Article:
Most of what 29-year-old Jonah Falcon had done up to the moment he shocked America in 1999 had been hard-earned. But the one thing that got him notoriety was something nature arbitrarily bestowed on him: an enormous penis. Despite getting a number of parts before the media got wind of his endowment, Falcon wouldn’t come to the public’s attention until he appeared in HBO’s Private Dicks: Men Exposed, a documentary about the human penis.
Pornography is a form of entertainment created for the purpose of arousal, but in many cases, in can serve also as a way of looking at our evolving social, economic, and gender attitudes. In a sense, pornography is an artifact as tangible as a culture’s earthenware, and never has this been more clear to me than in a recent clip released by Girl Bullies, featuring the abuse of subjugation of a male performer portraying a Google employee.
When the trade magazine Adult Video News, better known as AVN, was founded in 1983, there was very little in the way of attention from the mainstream media when it came to issues facing the adult industry. That’s no longer the case — we now live in a world where sex is often reported in high-profile, mainstream places. What does that mean for AVN and properties like it?
Over the last week, four Americans, two Canadians and two Australians have been detained in separate incidents (and various stages of undress) at Machu Picchu. Outraged, the Ministry of Culture in Peru called the trend a threat to Peru’s “cultural heritage,” and imposed regulations that could very well save the historic site.
A U.S. citizen was detained by Customs and Border Patrol agents without grounds and interrogated twice over the course of five hours, a recent lawsuit reveals. She was asked personal questions about her relationship with a foreign national friend who was legally visiting the U.S. on a business visa, including whether they were sleeping together. The agents said they had access to their year-long e-mail exchanges. What had the guy done to get this much attention? He must have done something, right? Nope.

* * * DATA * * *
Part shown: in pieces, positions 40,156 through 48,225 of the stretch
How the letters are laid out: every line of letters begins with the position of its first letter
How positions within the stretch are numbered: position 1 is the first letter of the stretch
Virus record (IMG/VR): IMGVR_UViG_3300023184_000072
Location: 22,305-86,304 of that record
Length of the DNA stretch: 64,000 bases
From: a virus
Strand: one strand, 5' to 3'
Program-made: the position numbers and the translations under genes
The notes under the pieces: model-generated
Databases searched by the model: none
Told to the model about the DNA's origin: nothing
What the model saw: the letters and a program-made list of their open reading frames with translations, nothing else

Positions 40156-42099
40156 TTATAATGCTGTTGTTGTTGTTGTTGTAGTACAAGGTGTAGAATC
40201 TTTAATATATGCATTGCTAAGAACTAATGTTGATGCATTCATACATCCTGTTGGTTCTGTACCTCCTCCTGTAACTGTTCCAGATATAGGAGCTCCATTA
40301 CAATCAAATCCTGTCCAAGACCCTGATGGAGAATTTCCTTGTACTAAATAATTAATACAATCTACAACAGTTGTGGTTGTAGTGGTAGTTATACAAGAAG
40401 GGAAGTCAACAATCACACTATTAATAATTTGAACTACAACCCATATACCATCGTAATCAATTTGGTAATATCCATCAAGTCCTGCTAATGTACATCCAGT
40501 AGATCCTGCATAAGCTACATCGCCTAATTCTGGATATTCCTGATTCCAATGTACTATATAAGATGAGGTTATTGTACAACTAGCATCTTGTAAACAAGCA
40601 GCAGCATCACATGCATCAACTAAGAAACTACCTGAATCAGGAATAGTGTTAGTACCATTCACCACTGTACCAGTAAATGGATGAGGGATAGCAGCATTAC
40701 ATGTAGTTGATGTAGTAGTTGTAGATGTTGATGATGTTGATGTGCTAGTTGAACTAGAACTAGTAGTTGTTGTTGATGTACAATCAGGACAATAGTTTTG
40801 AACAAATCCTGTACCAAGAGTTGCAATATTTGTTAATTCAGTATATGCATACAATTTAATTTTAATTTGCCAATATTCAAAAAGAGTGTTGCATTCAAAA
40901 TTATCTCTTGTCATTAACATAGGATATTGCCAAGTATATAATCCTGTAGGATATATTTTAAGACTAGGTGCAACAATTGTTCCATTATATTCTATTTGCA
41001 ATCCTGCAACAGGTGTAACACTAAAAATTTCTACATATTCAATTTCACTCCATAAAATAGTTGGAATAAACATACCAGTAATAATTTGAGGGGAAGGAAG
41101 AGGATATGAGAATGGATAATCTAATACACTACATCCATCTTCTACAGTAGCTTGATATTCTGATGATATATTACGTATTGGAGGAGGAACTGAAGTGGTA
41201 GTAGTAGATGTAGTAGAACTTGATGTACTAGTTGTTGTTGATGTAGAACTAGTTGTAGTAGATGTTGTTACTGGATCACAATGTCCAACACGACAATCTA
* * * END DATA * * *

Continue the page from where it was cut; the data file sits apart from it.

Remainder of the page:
Britain’s surveillance agency GCHQ hoped to use the still frames they captured from millions of Yahoo chat users to develop facial recognition software in order to monitor targets and ferret out new ones. But what they discovered during Optic Nerve shocked them: “It would appear that a surprising number of people use webcam conversations to show intimate parts of their body to the other person.”
I’m fond of joking that we haven’t seen Love in L.A. since that incident on the back forty in ’39. As it turns out, it may not really be a joke. According to Facebook, Los Angeles is the second best city in the nation for singles. And by “best,” they mean that if you want to be single and stay that way, the City of Angels is the place to be. Raise your hand, Angelenos, if you needed an official report to tell you that.
For the past four years, the dating site Match.com has been conducting a survey to keep its hand on the pulse of the American single. In 2013, they teamed up with ResearchNow to get the skinny from 5,329 singles. Everyone’s reported on this already, but they all seemed obsessed with how people apparently all want to fuck at 10 o’clock at night and how Android users seem to have more sex. These are probably the least interesting things about this survey. Let me show you the rest.
I always rag on Facebook for chasing Google’s taillights. Indeed, when the competing social network launched almost three years ago, Google+ had three options already in place: male, female and other. But including “other” among gender options is only a vague acknowledgement, a baby step at best. What Facebook did today when it added some 56 gender options is take a bold leap forward.
My mother had arrived at the cathedral altar wearing white, the traditional symbol of purity, and not been struck down by an angry deity. But she was very aware, too, that punishment for failing to comply with cultural norms wasn’t necessarily meted out by a furious god, but rather by people. As a result, while I didn’t get the message that I had to be a virgin until marriage, I did get the message that it was important not to give people reason to believe I wasn’t.